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Circular motion (magnitude of radial acceleration)

  1. Jun 19, 2007 #1
    a ball swings in a vertical circle at the end of a rope 1.5m long. when the ball is 26.9 degrees past the lowest point on its way up, its total acceleration is -22.5i+20.2j. at that instant (b) determine the magnitude of its radial acceleration

    isnt the magnitude of Ar.... +20.2m/s^2 ? The answer key says otherwise.

    i really need someone to explain this concept to me... radial acceleration causes a change in magnitude... and A = Ar + At right? so why isnt the Magnitude of Ar... the vertical component of A in this question .

    Please explain how i can find the magnitude of radial acceleration using trig.

    thanks in advance
     
  2. jcsd
  3. Jun 19, 2007 #2

    Dick

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    The vertical component isn't radial, so that can't be right. There are only two forces providing acceleration i) the tension in the rope (purely radial) and ii) gravity (partly radial, partly tangential). So if you find the tangential component of gravity (using trig) and subtract it from the total acceleration then what is left should be radial.
     
  4. Jun 19, 2007 #3
    here is what i tried. Tried to use basic trig to solve it and i failed because i still cannot conceptualize it.

    shouldnt the x in cos(53.1)=22.5/x be the same as sin (53.1)=20.2/x where x is supposedly the tangental acceleration?

    all i know is that the direction of total acceleration isnt the same as the rope because i used arctan on its vertical and horizontal component and got a completely different answer.

    edit: the tangental component is the hypotenuse right?
    ???
     
  5. Jun 19, 2007 #4

    Doc Al

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    Try drawing yourself a diagram that shows the components of the acceleration that you've been given (vertical and horizontal) as they relate to the radial direction. (The radial direction is towards the center--use the angle given to relate it to x and y axes.)

    To find the radial component of total acceleration, you can find the radial components of the x & y components and then add them.
     
  6. Jun 19, 2007 #5

    Dick

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    No.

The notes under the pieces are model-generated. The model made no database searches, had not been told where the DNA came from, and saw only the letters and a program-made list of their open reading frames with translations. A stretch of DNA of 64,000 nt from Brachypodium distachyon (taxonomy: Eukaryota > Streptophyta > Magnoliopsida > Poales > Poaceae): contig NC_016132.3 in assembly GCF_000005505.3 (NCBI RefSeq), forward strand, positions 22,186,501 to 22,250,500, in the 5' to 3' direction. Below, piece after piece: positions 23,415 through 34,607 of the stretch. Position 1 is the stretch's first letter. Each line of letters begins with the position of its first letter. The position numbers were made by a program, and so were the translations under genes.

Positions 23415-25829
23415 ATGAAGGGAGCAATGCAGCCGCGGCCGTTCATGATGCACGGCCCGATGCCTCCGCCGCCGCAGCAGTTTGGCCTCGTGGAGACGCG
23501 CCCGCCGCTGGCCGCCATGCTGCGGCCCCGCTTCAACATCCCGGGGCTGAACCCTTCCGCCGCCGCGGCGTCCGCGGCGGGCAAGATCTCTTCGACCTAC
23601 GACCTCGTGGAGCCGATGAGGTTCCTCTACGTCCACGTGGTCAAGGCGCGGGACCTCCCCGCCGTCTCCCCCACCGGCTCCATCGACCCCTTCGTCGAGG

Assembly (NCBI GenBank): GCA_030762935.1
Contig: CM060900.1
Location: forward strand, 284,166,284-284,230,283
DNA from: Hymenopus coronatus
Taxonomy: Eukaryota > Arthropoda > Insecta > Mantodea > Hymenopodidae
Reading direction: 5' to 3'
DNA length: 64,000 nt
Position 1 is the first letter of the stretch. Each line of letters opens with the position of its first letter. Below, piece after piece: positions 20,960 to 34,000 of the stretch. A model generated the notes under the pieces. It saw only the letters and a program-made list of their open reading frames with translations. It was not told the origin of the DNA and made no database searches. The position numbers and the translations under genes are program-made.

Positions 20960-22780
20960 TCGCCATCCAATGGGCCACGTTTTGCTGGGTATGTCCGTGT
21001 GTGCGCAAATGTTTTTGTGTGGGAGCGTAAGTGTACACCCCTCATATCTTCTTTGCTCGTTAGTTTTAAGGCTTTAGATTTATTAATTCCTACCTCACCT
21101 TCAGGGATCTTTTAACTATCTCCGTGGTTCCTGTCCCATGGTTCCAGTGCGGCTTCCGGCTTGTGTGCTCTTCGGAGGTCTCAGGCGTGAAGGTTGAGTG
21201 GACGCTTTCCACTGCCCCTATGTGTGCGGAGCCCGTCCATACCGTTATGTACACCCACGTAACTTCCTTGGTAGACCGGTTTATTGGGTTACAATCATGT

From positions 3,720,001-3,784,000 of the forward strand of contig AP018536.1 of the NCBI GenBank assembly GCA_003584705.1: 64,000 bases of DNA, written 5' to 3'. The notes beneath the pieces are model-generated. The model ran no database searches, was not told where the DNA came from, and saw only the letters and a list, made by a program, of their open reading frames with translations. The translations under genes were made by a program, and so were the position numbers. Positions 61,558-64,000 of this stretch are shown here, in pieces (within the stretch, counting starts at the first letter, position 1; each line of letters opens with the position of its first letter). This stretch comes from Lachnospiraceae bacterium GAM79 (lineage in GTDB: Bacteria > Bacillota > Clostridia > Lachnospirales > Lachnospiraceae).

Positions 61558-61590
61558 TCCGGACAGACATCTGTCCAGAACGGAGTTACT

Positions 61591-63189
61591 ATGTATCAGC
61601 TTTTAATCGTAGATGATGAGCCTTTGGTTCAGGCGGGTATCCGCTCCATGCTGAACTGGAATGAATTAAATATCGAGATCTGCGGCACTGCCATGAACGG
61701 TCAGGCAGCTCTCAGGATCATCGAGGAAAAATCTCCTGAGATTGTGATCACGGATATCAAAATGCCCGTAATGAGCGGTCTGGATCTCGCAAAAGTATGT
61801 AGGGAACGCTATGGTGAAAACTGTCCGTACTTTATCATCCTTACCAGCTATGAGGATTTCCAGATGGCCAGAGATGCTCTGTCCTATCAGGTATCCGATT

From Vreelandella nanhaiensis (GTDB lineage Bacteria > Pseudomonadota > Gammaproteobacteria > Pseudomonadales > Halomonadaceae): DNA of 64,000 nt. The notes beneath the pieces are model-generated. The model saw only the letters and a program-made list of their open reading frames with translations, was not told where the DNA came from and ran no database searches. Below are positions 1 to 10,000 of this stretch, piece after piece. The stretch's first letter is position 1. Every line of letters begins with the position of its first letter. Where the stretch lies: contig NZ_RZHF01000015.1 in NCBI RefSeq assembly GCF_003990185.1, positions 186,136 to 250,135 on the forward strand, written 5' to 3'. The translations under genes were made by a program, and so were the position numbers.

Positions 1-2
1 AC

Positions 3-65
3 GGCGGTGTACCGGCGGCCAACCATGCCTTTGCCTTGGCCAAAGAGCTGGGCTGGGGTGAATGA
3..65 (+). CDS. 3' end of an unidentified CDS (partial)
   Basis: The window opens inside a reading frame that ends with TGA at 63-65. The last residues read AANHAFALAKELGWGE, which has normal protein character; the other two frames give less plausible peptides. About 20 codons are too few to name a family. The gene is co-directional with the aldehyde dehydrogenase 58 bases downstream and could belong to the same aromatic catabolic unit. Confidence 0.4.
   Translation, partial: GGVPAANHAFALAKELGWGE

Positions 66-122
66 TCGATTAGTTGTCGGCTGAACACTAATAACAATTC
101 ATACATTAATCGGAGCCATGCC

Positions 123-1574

Hypotenuse of what? Looking back at my hint - I don't think its valid to assume only gravity and tension are acting on the ball. The numbers just don't add up. So assume nothing. The radial direction is parallel to the rope and the tangential direction is perpendicular to that. So you will need to split the acceleration vector up into two parts - one part in the radial direction and one part in the tangential direction. Can you draw the picture? One way to do this is to rotate the acceleration vector 26.9 degrees clockwise. Then the radial direction becomes the same as the vertical direction. So then you can take the j component of that vector. Does that make sense from your picture?
     
  7. Jun 20, 2007 #6
    that doesnt change anything .. e axis on which ur values are taken from would change .. so u still have to resolve them ..
     
  8. Feb 8, 2009 #7
    this problem is pretty simple i think. you just have to know which of the two acceleration components is which, that is whether i stands for radial or tangential acceleration. i don't believe gravity is a factor this being based solely on the assumption that my physics professor assigned this hw problem and i'm pretty sure he doesn't have us messing with gravity in these types of problems just yet. but if anyone can be certain on what i and j stand for please do reply.
     
  9. Feb 8, 2009 #8
    note: the tangential and radial accelerations are always perpendicular much like the x and y components of velocity. if drawn correctly, trig can be used to find the magnitude and direction of the total acceleration.
     
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